ELLSWORTH — An appeal by Walgreens of its tax assessment found no traction with the city Board of Appeals and Assessment Review on May 24, with members unanimously denying the request. New Jersey attorney Bruce Stavitsky, representing the drug store and pharmacy at 226 High St., had argued that the city’s $3,307,300 assessment did not reflect the market value for similar free-standing commercial properties in that neighborhood and for “a very typical pharmacy.”
City Assessor Larry Gardner begged to differ.
Walgreens’ land is assessed at $1.322 million for its 2.2-acre plot. The building is assessed at $127 per square foot for a total of $1,892,100. The two figures, combined with other assessing factors, are how Gardner arrived at the retail chain store’s $3.3 million assessed value. The city property tax comes in at about $62,000 annually.
Gardner also pointed out that in 2017, when the owner of the Walgreens parcel, Hermany Realty Corp., requested a tax abatement, it also agreed to the city’s $1.322 million land assessment, leading board Chairman Jeffrey Toothaker to note, “They accepted it in the past.”
Stavitsky’s law firm specializes in property tax and is also currently representing Walmart’s property tax appeal to the State Board of Property Tax Review. The city in 2019 denied Walmart’s request to halve its $20.1 million assessment for the Myrick Street store. Walmart has taken its case to the State Board of Property Tax Review. Stavitsky said he had no problem doing the same for Walgreens.
Stavitsky found fault with Gardner’s approach to assessing the property. Gardner used three available methods — cost, market value and income — in his assessment. The cost approach is based on the cost of the land, plus costs of constructing the building minus depreciation. Gardner referenced the $1.7 million cost estimate used in Walgreens’ 2007 building permit as a base indicator of replacement cost in his assessment — not the $7,575,069 the property sold for in 2009 when Walgreens, acting as GP Ellsworth LLC, had sold the parcel to the Rye, N.Y.-based Hermany Realty Corp.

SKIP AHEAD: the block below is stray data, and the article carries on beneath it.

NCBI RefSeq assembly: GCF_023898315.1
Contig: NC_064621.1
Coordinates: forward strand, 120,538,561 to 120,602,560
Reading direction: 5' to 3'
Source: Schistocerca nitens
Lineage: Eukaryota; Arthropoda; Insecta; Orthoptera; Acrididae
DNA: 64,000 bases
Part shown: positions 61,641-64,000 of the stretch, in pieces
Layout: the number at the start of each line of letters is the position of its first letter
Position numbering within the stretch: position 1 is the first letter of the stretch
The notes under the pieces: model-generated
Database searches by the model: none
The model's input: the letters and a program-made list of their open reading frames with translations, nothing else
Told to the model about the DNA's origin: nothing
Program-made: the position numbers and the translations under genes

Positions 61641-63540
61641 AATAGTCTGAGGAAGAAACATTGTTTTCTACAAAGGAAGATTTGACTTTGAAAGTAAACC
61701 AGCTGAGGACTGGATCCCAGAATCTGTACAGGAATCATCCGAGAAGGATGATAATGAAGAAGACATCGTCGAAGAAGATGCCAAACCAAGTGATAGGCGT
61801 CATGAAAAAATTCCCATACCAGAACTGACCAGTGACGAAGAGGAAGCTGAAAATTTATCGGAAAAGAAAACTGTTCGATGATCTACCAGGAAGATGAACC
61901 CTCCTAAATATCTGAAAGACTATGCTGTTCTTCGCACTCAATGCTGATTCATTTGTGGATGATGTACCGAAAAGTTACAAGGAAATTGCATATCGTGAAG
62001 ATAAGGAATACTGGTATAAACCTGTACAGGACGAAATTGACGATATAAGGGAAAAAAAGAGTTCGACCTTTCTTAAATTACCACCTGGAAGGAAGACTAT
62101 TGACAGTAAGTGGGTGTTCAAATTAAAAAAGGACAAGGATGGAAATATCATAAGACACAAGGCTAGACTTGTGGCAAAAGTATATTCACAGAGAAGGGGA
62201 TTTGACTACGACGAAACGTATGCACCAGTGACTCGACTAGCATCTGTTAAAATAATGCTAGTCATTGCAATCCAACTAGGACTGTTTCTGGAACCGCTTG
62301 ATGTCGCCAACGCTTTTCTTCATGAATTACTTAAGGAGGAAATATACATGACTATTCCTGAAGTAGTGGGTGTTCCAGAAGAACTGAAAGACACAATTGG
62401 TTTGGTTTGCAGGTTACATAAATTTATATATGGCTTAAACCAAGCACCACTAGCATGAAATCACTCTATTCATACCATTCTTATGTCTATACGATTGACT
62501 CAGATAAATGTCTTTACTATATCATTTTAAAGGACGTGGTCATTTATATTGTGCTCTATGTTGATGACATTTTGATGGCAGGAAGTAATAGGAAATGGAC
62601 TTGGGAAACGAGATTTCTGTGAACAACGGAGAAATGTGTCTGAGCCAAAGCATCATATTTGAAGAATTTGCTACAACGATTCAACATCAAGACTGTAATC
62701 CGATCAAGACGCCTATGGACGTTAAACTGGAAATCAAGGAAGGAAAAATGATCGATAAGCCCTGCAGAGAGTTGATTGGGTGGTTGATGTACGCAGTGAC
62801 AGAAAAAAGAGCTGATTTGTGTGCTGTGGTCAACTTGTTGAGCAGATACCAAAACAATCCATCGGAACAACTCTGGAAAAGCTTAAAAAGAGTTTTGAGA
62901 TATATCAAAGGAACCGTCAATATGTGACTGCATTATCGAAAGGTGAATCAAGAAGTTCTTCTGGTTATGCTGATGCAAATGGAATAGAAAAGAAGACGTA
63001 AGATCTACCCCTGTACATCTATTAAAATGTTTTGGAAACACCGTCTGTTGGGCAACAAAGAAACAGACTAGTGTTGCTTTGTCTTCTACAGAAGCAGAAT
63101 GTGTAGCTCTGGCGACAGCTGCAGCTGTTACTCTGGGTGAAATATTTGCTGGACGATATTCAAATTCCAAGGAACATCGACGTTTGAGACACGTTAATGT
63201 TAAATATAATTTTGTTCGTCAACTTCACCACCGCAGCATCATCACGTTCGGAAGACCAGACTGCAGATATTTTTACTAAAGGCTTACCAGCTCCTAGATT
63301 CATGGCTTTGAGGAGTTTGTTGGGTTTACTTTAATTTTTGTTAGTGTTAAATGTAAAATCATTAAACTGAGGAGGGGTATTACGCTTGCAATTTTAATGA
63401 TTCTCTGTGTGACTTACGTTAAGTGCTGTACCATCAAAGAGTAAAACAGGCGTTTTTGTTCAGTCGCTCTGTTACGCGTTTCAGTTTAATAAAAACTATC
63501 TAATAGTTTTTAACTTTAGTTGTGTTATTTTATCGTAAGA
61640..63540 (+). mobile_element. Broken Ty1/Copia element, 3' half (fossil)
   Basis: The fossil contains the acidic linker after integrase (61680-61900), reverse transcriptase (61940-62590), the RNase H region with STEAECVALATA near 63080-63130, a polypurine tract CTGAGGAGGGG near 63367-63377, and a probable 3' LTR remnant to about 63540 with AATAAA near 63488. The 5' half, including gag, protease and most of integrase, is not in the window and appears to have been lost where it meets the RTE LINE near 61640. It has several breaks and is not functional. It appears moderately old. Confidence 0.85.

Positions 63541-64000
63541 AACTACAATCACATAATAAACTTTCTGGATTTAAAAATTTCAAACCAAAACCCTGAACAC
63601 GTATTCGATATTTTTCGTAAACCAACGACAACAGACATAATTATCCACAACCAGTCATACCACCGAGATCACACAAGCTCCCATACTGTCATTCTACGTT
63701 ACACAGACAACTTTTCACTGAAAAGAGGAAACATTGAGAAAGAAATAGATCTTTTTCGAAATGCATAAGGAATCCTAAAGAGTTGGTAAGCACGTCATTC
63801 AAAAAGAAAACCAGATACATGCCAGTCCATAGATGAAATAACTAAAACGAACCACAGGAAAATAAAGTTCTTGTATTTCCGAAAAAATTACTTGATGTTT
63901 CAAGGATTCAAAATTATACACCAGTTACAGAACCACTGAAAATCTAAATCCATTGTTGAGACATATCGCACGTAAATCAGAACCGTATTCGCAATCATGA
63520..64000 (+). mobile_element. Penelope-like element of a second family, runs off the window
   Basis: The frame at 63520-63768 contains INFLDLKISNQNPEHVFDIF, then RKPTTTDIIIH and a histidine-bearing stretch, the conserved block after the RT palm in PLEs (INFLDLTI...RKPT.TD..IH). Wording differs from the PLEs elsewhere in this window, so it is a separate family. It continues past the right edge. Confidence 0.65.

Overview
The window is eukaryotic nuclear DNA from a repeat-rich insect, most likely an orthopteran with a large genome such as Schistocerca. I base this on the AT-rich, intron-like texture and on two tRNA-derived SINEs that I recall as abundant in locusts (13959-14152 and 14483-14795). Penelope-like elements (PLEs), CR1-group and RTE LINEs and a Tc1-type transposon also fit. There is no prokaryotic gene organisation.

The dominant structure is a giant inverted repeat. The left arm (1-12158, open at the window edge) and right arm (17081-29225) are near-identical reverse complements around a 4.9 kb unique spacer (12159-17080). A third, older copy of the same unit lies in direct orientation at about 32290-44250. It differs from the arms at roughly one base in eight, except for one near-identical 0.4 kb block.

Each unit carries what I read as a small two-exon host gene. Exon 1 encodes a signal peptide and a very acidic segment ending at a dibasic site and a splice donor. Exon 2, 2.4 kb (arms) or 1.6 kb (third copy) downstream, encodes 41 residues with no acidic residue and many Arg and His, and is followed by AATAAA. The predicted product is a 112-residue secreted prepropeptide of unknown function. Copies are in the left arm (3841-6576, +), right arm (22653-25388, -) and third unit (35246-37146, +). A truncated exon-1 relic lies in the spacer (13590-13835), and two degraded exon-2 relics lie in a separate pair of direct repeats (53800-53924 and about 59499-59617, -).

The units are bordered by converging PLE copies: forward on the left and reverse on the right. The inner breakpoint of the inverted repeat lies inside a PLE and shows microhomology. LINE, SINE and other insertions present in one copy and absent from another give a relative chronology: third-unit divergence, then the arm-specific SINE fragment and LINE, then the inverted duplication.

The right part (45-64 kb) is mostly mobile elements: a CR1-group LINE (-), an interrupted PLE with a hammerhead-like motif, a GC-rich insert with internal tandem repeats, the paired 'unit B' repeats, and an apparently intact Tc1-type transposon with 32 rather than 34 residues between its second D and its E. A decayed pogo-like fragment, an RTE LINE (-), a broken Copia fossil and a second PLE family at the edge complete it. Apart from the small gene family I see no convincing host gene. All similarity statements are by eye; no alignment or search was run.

Toothaker asked if the assessed land value was equal to land values in the same neighborhood.
“Yes, for that location,” Gardner said, noting that while the average assessed land value for the area is $400,000 per acre, it comes in at $600,000 for the prime High Street spot because of “location, location, location.”
The income approach uses comparable commercial properties to come up with a lease price per square foot, minus expenses, to arrive at a net income, which is how Stavitsky arrived at his assessment of $1,717,000 for the property. Walgreens leases the property from Hermany Realty Corp. for $533,500 annual rent. This works out to $36 per square foot.
“What Walgreens pays for rent does not reflect the market, but is reflective of other factors,” Stavitsky told the board, circling back to his market value approach to the assessment.
Even though Walgreens’ actual contract rent is $36 per square foot, Stavitsky used $10 per square foot as an indicator of market rent for the property. Gardner noted that $21 per square foot is the appropriate market rent for this building, at this location.
Stavitsky was willing to compromise between his $1.7 million assessment and Gardner’s $3.3 million.
“If we could resolve this at a number below $3 million, I would take it back to Walgreens,” he said.
Toothaker turned to Gardner, who shook his head. “This value’s been on there since the beginning, for over 10 years now. And there’s been ample years for Walgreens to say, hey, cut this back.”